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Dime Community Bancshares Finally Prices Baby Bonds

As noted in the comments section by ‘Rocky Mountain Hiker’ Dime Community Bancshares (DCOM) has finally priced their new baby bond which is a fixed to floating subordinated note with an initial coupon of 9%. Higher than I would have guessed.

Starting in 2029 the issue will float at 3 month SOFR plus a spread of 4.951%.

The issue will mature in 2034.

The pricing term sheet can be read here.

38 thoughts on “Dime Community Bancshares Finally Prices Baby Bonds”

    1. Looks like 8.14% @16.90 down about 15¢
      17¢ spread, 16619 shs Almost $10 off all time high- not sure DCOMG will be a winner even at 9%

    2. DCOMP is a perpetual non-cumulative preferred. This is a cumulative 2034 bond, albeit a subordinated one.

  1. Florida Atlantic University recently did a report on the banks with the greatest exposure to CRE relative to their size. I believe DCOMP was #1.

      1. I have seen a bank’s exposure expressed in several different ways, CRE / total assets, CRE / total office property loans, CRE / total equity, etc. All give different rankings. Exposure to CRE appears to be somewhat difficult to determine. Personally I tend to pay attention to exposure to office properties and shopping malls if I determine it as this seems to be where the biggest CRE problems are. I also don’t have hardly any of my portfolio involved in banks. Customer’s Bank and Synovus make up my two banks, and I view both as very transient parts of my portfolio. I will sell them at the drop of a hat. However, I am mindful that the hat can look fine on Friday and drop over the weekend based on recent history!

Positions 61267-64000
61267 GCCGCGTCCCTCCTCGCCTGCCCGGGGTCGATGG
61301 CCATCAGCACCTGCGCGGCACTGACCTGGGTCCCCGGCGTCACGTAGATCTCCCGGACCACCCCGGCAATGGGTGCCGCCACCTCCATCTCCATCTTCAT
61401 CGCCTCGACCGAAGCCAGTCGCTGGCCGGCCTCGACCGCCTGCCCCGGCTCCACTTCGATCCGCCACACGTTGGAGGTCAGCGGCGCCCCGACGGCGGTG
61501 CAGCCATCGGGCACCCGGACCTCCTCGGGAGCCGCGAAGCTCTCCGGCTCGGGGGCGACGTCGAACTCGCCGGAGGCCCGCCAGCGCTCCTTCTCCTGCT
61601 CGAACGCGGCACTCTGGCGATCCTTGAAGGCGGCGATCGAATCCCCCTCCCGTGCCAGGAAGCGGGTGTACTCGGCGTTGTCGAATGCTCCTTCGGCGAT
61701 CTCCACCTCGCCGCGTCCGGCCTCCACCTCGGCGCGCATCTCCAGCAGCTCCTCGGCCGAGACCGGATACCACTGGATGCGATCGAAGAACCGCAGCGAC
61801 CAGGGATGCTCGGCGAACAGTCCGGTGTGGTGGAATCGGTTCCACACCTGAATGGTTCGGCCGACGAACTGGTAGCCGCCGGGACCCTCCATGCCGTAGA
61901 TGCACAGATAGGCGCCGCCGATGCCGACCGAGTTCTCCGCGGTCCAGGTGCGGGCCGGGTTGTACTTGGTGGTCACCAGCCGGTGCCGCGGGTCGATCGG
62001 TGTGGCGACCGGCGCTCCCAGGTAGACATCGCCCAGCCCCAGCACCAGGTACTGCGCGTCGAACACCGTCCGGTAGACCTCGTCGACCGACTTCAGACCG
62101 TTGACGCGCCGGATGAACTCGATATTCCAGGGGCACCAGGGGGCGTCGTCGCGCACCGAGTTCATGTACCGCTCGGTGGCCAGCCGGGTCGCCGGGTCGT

1. I analyzed the methodology used to calculate CRE exposure in that study and I was not a fan. Biggest thing I thought was wrong was including owner occupied CRE loans as CRE and not commercial. Those are full recourse loans and the borrower is responsible for paying the loan regardless of the value of the underlying collateral. If Google gets a loan for an owner occupied office, they have to pay off that loan regardless of whether they use it or if the office’s value falls dramatically. They can’t hand over the keys and walk away from that loan.

          That said, owner occupied CRE loans are often being made to borrowers who otherwise may not be able to get a loan or certainly not one on attractive terms.

          1. Landlord, on that report I posted the link to there was a second tab you could flip to and it shows tier one capital and several other columns I think that was more informative.
            I was keeping the link on the chart to refer to banks I might be interested in that have preferred. Dime isn’t one of them.

      2. The equity values looks way off for many of these banks.?
        Much lower than the value I see…..stock price times shares outstanding.

        Any ideas Charles??

      1. CRE = Commercial Real Estate. Lots of large urban office properties are under pressure because of the work-from-home era, plus insane local tax and other policies. Some of the properties are being sold at very large discounts to recent valuations, so loans on bank books may be under water.